*This would be a good book to read and then act out the nativity story...either with costumes or by letting your children manipulate the pieces of a (nonbreakable) nativity set.
This is the Star by Joyce Dunbar
This is a nice cumulative telling of the birth of Christ. It begins with the star and includes each important character...the mother Mary, Joseph, the shepherds and animals, the angels, the wise men, the star, and of course, the baby Jesus.
*This might be a nice story to read before going Christmas caroling. Or you could make a Christmas star. Cut stars out of construction paper and let kids put glue and glitter on them. From the blog above, Being LDS, I saw the idea to glue glitter on popsicle sticks and then glue three popsicle sticks together to make a star shape.
Mary, Did You Know? by Mark Lowry
This is an absolutely beautiful book that illustrates the Christmas song, "Mary, Did You Know?" (One of my favorite Christmas songs!) It includes scriptures and a foreword and introduction that give even more meaning to the song and tells how it was written. A wonderful book for this season of the year.
*You just have to listen to the song after reading this book.
A Pirate's Night Before Christmas by Philip Yates
My 7 yo daughter went through a phase where she loved books about pirates. While that phase has passed somewhat, when I saw this book, I had to buy it. It follows the traditional Night Before Christmas quite closely, but changes it to a pirate ship with a pirate coming on a sleigh pulled by 8 sea horses.
"More sluggish than flounders, his coursers they came,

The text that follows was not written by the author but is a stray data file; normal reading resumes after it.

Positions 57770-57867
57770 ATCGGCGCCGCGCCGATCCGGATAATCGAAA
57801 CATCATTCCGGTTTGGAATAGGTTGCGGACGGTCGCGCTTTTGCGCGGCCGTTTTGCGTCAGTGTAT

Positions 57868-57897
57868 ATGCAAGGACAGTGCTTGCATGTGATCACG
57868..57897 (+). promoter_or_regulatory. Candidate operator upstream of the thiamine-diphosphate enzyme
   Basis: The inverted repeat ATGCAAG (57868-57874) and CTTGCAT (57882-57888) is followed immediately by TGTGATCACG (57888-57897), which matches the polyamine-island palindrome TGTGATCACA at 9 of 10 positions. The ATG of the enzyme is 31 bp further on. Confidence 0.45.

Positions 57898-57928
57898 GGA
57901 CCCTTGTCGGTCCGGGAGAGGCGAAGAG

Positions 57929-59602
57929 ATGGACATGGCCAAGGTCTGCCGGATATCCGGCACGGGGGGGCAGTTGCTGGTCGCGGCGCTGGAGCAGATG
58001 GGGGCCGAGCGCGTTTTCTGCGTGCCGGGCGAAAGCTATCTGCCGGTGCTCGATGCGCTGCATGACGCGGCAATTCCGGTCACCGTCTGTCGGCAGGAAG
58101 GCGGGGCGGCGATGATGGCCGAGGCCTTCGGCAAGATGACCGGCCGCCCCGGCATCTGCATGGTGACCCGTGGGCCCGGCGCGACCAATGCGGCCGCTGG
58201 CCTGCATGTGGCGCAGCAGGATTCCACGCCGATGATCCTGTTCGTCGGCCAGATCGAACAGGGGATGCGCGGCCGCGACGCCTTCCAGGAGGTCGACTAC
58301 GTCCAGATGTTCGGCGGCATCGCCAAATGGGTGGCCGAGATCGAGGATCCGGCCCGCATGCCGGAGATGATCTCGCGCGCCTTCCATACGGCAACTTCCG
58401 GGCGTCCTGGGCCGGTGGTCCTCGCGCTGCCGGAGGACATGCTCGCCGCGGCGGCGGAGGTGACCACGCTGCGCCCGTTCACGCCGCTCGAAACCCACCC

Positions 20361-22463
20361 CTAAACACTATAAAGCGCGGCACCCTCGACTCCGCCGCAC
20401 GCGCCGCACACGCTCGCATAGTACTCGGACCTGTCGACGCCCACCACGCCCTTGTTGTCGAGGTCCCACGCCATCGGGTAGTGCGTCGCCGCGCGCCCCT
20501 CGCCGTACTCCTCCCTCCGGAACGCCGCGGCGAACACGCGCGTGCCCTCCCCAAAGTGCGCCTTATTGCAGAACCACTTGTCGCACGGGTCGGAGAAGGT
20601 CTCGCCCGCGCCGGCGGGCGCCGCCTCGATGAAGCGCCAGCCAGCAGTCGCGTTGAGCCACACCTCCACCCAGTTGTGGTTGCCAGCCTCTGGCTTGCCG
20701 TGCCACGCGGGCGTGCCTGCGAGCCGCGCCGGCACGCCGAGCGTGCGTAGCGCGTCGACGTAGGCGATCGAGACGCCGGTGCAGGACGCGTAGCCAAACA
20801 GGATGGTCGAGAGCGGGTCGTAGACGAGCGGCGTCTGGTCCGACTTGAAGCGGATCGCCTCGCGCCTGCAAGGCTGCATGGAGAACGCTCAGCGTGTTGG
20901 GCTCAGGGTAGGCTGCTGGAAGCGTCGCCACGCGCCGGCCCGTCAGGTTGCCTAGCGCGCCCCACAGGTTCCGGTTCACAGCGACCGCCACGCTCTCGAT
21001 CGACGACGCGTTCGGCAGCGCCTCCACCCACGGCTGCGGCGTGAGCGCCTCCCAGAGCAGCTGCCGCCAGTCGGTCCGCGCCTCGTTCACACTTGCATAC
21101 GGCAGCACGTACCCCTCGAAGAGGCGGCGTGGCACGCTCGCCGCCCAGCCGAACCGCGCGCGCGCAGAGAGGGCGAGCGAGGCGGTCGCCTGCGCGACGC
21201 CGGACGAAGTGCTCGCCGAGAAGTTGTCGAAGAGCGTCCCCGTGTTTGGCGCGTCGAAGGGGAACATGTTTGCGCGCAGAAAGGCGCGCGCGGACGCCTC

An' he whistled an' snarled and called them by name:
"Now, Salty! Now, Scurvy! Now, Sinbad an' Mollie!
On, Cutthroat! On, Cross-Eyes! On Roger an' Jolly!
To the top of the sail! To the tip of the mast!
Now dash away, dash away, dash away fast!"
The rhyme scheme works well throughout, and we all loved the illustrations. It also includes a pirate glossary at the end. This was a very fun addition to our Christmas/holiday books. :)
** You ought to either make some kind of seahorse craft or pirate dressed in holiday garb. I'm going to look for something and if I find something, I will add it to this post.
The Reindeer Christmas by Moe Price
Santa and his elf Elwyn have always delivered the presents on foot. But there are so many houses, Santa is sure they won't be able to continue. They must come up with a plan or Santa will have to stop delivering gifts.
This fun story tells how reindeers came to fly Santa's sleigh. The story is nice (I particularly like the page where the crocodiles volunteer to fly the sleigh and Santa kindly turns them down). The illustrations are beautiful.
**THis is a perfect book to make the snowy reindeer scenes we teach our kids each winter. Get a large sheet of white construction paper 12x 18 and tear it in about half. Glue it to the bottom of blue construction paper. Then have kids paint 2 -3 trees. One should be in the foreground and should be fairly large...it should start about 1/2 way down the white and stretch up into the blue about halfway. Make the trunk and then make the branches by painting a y shape and then some v's, then more y's and v's. (So much easier to show you than tell you!) Then paint one or two more trees but make them much smaller (as if they are farther away...they should start up higher on the white paper and not go as far into the blue paper.) Then add reindeer by making an oval shaped body, an oval shaped neck, small feet, and antlers. Make at least one large reindeer in the foreground, near the large tree. Make smaller reindeer by the smaller trees. Add footprints near the deer. Then add snow to the branches of the trees and around the sky (the blue paper.) Here's pictures of this artwork that my kids and I made two years ago:
We will be reading more books each day, so I will have more updates coming as the month progresses. :)